In this passage, Origen discusses further the relationship between “powers” (ie, angelic beings), and the matters over which they preside.  He distinguishes between the place, and the power.  For example, Hades is both a place for souls, and the angelic being which presides over Hades. In the next passage, Origen will “take refuge in allegory.” 

εἰ οὖν πάντα
δυνάμεων ἐπιστατουσῶν καὶ μεμερισμένων
πάντα τὰ ἐν τῶ κόσμῳ οίκονομεῖται,
τί ἄτοπον ὁμωνύμως
τοῖς  οἰκονομουμένοις , τὰ οἰκονομοῦντα
ὀνομάζεσθαι.  καὶ λέγεσθαι
ὕδατα τὰς δυνάμεις τὰς ἐπὶ  τῶν
ὑδάτων, λέγεσθαι θαλάσσας, τὰς
δυνάμεις τὰς ἐπὶ ταης θαλάσσης, καὶ
οὕτως ἀβύσσους τὰς δυνάμεις τὰς
ἐπὶ τῆς ἀβύσσου, ὅτι γὰρ ὁμωνύμως
τοῖς τόποις καὶ χωρίοις

ὀνομάζονται οἱ διοικοῦντες τοὺς τόπους,
μαρτυρήσει μοι τὸ ἐν τῷ Ἠσαΐα
πνεῦμα λέγον: ὁ ἅδης κάτωθεν ἐπικράνθη
συναντήσας σοι, ὁρᾶς ὅτι
ἅδης ἐστὶ τόπος ψυχῶν, περὶ οὗ
γἐγραπται, ἀποσταφήτωσαν οἱ ἀμαρτωλοὶ
εἰς τὸν ἅδην.  καί ἔστιν ἅδης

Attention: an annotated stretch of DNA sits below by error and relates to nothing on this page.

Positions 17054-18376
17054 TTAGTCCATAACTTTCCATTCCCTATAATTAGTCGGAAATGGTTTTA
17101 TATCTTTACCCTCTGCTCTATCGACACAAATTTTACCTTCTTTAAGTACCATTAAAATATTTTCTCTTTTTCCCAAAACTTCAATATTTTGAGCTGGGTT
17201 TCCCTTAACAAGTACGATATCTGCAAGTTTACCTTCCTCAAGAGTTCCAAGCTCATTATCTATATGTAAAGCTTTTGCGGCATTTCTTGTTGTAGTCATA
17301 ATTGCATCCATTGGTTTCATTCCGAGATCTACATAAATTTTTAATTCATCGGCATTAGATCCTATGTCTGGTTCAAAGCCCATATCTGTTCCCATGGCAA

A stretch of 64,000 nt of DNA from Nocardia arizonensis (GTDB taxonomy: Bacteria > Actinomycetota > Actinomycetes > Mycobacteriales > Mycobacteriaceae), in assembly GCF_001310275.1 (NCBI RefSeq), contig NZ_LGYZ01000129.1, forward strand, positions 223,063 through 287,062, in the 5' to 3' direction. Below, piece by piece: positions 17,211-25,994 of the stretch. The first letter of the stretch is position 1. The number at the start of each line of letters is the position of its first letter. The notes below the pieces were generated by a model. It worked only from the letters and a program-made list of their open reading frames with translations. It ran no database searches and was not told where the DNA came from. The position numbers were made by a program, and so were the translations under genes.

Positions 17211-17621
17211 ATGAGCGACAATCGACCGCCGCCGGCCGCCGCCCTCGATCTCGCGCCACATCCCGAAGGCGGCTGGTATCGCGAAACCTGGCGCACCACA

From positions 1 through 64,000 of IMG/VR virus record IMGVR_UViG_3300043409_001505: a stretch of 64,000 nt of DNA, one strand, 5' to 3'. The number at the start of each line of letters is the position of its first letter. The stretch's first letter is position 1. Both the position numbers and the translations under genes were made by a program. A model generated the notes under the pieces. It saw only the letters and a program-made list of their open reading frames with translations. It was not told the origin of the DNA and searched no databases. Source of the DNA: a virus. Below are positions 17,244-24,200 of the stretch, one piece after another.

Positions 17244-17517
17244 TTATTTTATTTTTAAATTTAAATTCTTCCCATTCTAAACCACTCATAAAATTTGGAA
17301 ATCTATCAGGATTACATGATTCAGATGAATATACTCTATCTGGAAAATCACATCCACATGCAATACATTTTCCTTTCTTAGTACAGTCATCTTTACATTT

ζῶον ὁμώνυμον τῶ τόπῳ ἐκείνῳ,
ὅ ἅδης ὁνομάζεται; ἐὰν
οὖν πρὸς τὴν θάλασσαν λέγηται
ὅτι εἶδεν καὶ ἔφυγεν, ὁμωνύμως τῇ
θαλάσσῃ ἡ δύναμις ἡ διοικοῦσα τὰ
κατὰ τὴν θάλασσαν καὶ ὁδοποιοῦσα
τῷ λαῷ τοῦ θεοῦ, ὡνομάσθη.
ἐὰν οὖν λέγηται ὁ ἰορδάνης ἀπεστράφη
εἰς τὰ ὀπίσω, ὁμωνύμως τῷ ἰορδήνῃ
ποταμῷ, ἡ δύναμις ἡ ἐγκεχειρισμένη
τὴν δύναμιν τοῦ ποταμοῦ, ἰορδάνης ὀνομάζεται.

Thus, if the powers preside over all things, and have divided all things, and all things in the world are thus administered, how is it not fitting that the rulers are named the same as that which they rule? Thus the powers which oversee the waters are called waters, those which oversee seas are called seas, and those which oversee the abysses are called abysses, since those who oversee places are named according to their place and region.

The Spirit testifies for me in Isaiah, saying. "Hades is embittered, having met you." (Is. 14:9) Don’t you see that Hades is a place for souls, about which it is written, "may the sinners be turned to Hades." Yet also there is a being named after this place, who is called Hades? If it is said about the sea that it "saw and fled," then it was about the power who managed the matters of the sea and prepared the way for the people of God, who was likely called the same name.  If it is said that “the Jordan turned its back,” then it is likely that the power who was entrusted with the power over the river is called Jordan, like the river. 

ἐν αὐτῷ,